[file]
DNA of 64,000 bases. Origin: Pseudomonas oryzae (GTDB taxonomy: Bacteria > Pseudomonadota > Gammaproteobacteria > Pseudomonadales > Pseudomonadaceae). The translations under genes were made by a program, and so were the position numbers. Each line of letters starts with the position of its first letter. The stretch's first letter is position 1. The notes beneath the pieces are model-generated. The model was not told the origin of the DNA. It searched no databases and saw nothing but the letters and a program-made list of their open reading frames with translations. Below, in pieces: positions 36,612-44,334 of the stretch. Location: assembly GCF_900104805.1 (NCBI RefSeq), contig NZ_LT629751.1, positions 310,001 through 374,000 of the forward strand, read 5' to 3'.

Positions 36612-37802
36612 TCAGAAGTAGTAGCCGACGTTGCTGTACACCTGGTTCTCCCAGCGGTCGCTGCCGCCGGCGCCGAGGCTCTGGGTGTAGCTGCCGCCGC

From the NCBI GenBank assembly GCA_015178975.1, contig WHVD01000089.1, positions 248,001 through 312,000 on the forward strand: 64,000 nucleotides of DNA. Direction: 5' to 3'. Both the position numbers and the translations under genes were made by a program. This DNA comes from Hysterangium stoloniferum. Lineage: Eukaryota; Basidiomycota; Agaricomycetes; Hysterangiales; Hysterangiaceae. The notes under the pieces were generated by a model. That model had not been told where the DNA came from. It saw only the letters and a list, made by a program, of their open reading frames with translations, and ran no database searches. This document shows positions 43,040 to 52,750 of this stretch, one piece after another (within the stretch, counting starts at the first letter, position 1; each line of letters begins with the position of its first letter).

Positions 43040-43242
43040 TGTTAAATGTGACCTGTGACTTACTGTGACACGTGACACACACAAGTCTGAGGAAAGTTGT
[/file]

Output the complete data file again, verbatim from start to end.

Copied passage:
DNA of 64,000 bases. Origin: Pseudomonas oryzae (GTDB taxonomy: Bacteria > Pseudomonadota > Gammaproteobacteria > Pseudomonadales > Pseudomonadaceae). The translations under genes were made by a program, and so were the position numbers. Each line of letters starts with the position of its first letter. The stretch's first letter is position 1. The notes beneath the pieces are model-generated. The model was not told the origin of the DNA. It searched no databases and saw nothing but the letters and a program-made list of their open reading frames with translations. Below, in pieces: positions 36,612-44,334 of the stretch. Location: assembly GCF_900104805.1 (NCBI RefSeq), contig NZ_LT629751.1, positions 310,001 through 374,000 of the forward strand, read 5' to 3'.

Positions 36612-37802
36612 TCAGAAGTAGTAGCCGACGTTGCTGTACACCTGGTTCTCCCAGCGGTCGCTGCCGCCGGCGCCGAGGCTCTGGGTGTAGCTGCCGCCGC

From the NCBI GenBank assembly GCA_015178975.1, contig WHVD01000089.1, positions 248,001 through 312,000 on the forward strand: 64,000 nucleotides of DNA. Direction: 5' to 3'. Both the position numbers and the translations under genes were made by a program. This DNA comes from Hysterangium stoloniferum. Lineage: Eukaryota; Basidiomycota; Agaricomycetes; Hysterangiales; Hysterangiaceae. The notes under the pieces were generated by a model. That model had not been told where the DNA came from. It saw only the letters and a list, made by a program, of their open reading frames with translations, and ran no database searches. This document shows positions 43,040 to 52,750 of this stretch, one piece after another (within the stretch, counting starts at the first letter, position 1; each line of letters begins with the position of its first letter).

Positions 43040-43242
43040 TGTTAAATGTGACCTGTGACTTACTGTGACACGTGACACACACAAGTCTGAGGAAAGTTGT